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Oklahoma Youth Expo won't release audit performed last year, director says

Despite providing millions in taxpayer money to the Oklahoma Youth Expo over the past decade, the state Agriculture Department has not received a copy of an independent audit performed on the private charity last year.
by Andrew Knittle Published: March 10, 2013
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Despite providing millions in taxpayer money to the Oklahoma Youth Expo over the past decade, the state Agriculture Department has not received a copy of an independent audit performed on the private charity last year.

Tyler Norvell, executive director of the expo for the past year, said the audit performed by Oklahoma firm J.D. Beller and Company is being withheld by the organization's board of directors because of ongoing litigation.

The audit is the first one performed on the private charity, which was founded in 2001. The original audit was finished in September, but Norvell said a mistake was discovered before it was approved by the board.

“The second version of the audit was finalized on Dec. 6 and approved by the board on Dec. 12,” Novell said. “However, due to pending litigation, (our) legal counsel has still not authorized the release of the audit.”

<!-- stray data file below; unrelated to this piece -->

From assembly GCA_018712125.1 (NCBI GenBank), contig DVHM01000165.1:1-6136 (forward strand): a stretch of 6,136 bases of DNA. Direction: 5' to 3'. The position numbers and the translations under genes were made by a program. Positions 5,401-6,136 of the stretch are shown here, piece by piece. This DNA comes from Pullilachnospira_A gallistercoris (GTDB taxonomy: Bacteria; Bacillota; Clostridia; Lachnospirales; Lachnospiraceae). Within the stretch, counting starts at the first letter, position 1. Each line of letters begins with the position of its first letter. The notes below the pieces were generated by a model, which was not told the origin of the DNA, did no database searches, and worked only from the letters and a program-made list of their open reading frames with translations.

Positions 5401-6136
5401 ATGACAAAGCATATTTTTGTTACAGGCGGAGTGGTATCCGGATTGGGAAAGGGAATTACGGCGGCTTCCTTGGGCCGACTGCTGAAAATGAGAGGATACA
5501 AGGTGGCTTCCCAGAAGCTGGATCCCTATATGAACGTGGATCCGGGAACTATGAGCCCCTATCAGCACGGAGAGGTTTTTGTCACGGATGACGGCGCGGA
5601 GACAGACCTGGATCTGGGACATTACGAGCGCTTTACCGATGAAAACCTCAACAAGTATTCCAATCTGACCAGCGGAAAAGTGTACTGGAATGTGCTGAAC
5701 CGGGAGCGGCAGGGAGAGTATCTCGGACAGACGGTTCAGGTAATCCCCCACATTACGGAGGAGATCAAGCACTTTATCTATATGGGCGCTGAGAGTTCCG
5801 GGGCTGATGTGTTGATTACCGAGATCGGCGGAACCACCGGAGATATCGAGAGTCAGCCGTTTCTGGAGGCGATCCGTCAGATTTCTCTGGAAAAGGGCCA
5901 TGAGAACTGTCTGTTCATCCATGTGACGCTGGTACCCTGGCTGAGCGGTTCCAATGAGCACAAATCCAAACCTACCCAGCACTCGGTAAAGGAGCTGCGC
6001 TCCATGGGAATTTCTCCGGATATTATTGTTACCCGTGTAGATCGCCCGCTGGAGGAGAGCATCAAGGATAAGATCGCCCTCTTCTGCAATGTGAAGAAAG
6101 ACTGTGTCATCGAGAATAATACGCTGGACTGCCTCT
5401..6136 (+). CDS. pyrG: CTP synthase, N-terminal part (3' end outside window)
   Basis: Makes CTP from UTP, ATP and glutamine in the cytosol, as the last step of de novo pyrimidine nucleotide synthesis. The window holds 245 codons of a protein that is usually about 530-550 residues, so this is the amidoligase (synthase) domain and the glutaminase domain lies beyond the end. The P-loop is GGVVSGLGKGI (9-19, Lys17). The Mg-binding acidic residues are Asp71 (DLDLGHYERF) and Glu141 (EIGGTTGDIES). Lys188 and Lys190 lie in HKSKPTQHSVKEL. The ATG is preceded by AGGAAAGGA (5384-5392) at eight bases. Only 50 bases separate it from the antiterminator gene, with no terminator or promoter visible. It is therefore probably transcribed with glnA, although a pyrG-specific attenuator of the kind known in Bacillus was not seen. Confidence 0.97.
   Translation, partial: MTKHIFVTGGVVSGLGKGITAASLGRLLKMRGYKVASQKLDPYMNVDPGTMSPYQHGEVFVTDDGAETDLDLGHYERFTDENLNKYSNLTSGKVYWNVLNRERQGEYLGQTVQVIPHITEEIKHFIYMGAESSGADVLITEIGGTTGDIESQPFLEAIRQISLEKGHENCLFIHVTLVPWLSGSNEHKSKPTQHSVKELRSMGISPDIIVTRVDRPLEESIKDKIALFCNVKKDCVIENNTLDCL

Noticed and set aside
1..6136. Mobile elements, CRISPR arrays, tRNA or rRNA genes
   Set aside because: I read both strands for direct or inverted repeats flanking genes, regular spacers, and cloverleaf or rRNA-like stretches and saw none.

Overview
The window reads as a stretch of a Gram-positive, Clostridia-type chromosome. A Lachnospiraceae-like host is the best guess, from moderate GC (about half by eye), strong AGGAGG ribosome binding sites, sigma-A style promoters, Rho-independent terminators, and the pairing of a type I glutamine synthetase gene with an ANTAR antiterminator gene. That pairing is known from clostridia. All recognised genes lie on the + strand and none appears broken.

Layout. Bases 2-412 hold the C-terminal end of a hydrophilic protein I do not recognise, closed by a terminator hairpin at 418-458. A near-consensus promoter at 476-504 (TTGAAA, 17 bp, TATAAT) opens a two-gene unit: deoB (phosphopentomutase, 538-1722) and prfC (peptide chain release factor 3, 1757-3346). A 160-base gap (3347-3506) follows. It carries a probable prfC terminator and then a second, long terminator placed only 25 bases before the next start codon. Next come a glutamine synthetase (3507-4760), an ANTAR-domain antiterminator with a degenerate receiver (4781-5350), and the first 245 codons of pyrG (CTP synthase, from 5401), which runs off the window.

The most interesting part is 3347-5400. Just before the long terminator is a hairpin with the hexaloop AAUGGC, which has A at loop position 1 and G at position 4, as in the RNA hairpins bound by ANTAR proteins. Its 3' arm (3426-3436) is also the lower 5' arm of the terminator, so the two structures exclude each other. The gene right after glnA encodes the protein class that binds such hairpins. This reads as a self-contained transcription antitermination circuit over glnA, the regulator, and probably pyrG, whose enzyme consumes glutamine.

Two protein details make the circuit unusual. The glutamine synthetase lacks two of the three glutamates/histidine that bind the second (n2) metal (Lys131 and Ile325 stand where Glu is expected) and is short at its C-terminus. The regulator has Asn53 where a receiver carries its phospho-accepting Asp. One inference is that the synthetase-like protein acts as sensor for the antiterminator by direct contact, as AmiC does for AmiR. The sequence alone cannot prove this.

The expo's annual youth livestock show, billed as the world's largest, is scheduled to begin later in the month.

But as the state's vocational agriculture students begin descending on Oklahoma City in the coming days, the Oklahoma Youth Expo likely will remain embroiled in two lawsuits involving millions in taxpayer funds appropriated to the organization by the agriculture department.

In September, state Reps. Mike Reynolds and Mike Ritze filed a lawsuit against the state and several officials in attempt to stop the state Agriculture Department from giving $2 million to the Oklahoma Youth Expo.

The initial lawsuit claimed the use of taxpayer funds in such a way wasn't appropriate.

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by Andrew Knittle
Investigative Reporter
Andrew Knittle has covered state water issues, tribal concerns and major criminal proceedings during his career as an Oklahoma journalist. He has won reporting awards from the state's Associated Press bureau and prides himself on finding a real...
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